What Aspects of VoIP Will Lead the Growth of the Industry?

The corporate voice over Internet protocol (VoIP) market will reach $86.2 billion by 2020, growth that corresponds to an impressive 9.0% CAGR. The market has doubled its size in only eight years, according to statistics culled by Future Market Insights.

Over the past five years, enterprise level VoIP solutions have been a growing investment for businesses across many industries. The increase in spending coincided with two key innovations in the technology – huge improvements in ISP connection reliability and a more stable network infrastructure. This generation of VoIP has virtually solved the problem of connectivity and system reliability. There is one more big problem to take care of in terms of VoIP service delivery: Optimizing the LAN and WAN customer network systems at the other end of the data stream.

This optimization is the point upon which most VoIP service providers differentiate their services. The unique selling points and value propositions from most savvy vendors now include a detailed explanation of the benefits that come at the level of the customer network.

The story of business VoIP market growth can be taken through the perspective of the marketer/salesman. The features that move sales are the ones that will drive future innovation, because producers will move resources into the spaces that are driving interest in the market.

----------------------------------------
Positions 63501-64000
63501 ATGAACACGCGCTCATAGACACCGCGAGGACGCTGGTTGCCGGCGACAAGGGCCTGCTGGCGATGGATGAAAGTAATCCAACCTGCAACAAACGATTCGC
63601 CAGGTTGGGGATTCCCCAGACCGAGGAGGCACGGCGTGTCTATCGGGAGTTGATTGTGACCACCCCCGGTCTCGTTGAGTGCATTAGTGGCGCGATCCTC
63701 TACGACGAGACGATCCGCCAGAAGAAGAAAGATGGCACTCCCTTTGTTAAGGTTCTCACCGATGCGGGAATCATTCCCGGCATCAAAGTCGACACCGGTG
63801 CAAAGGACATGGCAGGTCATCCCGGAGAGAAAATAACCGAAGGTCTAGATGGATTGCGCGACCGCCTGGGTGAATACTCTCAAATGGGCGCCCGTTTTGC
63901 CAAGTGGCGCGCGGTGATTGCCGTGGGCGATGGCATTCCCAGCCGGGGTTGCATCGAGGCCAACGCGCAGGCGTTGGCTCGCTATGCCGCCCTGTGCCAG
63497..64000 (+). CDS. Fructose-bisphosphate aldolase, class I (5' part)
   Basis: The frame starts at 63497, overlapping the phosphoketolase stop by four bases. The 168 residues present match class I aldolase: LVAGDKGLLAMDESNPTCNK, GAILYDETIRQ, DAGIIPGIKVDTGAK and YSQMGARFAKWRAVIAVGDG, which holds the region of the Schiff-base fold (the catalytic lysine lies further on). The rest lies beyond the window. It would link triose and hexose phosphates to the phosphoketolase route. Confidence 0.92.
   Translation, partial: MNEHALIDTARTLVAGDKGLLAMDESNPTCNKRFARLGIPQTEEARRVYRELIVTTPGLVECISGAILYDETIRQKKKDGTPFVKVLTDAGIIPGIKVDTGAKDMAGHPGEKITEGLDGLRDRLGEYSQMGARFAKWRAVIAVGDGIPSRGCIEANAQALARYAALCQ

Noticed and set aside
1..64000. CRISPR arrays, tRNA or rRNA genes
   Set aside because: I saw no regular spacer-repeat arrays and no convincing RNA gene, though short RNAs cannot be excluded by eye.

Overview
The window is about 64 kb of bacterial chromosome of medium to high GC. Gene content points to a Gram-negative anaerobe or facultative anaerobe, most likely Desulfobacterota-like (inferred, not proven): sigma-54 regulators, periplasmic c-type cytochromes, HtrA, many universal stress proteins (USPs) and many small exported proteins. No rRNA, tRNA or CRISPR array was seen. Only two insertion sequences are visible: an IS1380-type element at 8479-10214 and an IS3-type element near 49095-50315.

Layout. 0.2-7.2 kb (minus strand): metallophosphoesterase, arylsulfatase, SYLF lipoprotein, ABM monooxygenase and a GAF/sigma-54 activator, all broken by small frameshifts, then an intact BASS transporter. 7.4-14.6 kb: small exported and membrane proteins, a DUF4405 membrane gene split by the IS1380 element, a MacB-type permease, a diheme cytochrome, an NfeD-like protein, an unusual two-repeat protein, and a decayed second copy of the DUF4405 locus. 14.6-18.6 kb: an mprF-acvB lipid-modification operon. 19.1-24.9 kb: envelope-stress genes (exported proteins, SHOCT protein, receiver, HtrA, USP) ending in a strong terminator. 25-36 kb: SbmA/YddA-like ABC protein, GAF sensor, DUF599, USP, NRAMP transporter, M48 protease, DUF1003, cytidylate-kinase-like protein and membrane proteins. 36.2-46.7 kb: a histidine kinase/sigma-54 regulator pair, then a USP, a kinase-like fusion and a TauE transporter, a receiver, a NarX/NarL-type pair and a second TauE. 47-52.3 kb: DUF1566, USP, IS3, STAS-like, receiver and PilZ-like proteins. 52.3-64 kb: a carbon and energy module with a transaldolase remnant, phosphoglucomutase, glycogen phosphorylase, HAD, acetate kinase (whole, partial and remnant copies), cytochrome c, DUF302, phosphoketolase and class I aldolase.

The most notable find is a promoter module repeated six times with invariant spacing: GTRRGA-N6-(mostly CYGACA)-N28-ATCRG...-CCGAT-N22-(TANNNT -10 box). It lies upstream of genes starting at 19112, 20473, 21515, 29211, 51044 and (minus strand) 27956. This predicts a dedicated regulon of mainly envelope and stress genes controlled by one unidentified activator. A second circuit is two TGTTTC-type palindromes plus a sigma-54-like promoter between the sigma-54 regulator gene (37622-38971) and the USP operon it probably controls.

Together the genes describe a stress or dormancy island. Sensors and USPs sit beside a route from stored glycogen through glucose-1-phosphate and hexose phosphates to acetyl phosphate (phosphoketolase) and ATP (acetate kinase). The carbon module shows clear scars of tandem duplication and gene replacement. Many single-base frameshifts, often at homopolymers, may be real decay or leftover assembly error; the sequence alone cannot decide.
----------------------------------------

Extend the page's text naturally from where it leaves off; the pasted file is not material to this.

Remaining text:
So from that perspective, what is actually driving the VoIP market?

What is Really Moving the VoIP Industry Forward?

Technology is moving at a faster and faster pace, and increased usage of cutting edge tech is happening over various networks. 2019 will likely be the year that 5G finally makes its way into the mainstream. With it will come a new selection of AI, machine learning, VR/AR, the IoT, and many other services and platforms that will rely on the much improved latency and higher bandwidth of the 5G spectrum.

There will be many services that are demanded in higher volumes from the consumer and commercial markets.

Business VoIP Services

Residential VoIP services are growing, but at a slower rate than business services. Many companies aiming their services at residential areas are now offering “triple play packages” which substantially reduce the revenue streams for VoIP in many parts of the world. In some of the more competitive markets, VoIP services are included for free in these packages.

The real movement in the market is for business services. Corporate entities require a higher level of service and a consistently high performance metrics. VoIP providers can justify charging for these services, especially at the beginning of the 5G rollout. (“There will only be a few companies on this level of service, and if you want to be one of them, then you will need to pay the premium!”)

Currently, there are approximately 688 competitors in the VoIP provider space. They provide services for around 224 million residential subscribers around the world, according to statistics culled in 2014. The rate of increase has been around 5% per year. Visiongain estimated the number of users in the mobile VoIP space at around 180 million.

However, the business VoIP space was led by the managed IP PBX service sector. By revenues, just under 50% of the total market share for business VoIP is held in this sector. International long distance calls were the number one service used by business VoIP subscribers, and this number accounted for over 50% of revenues in the market.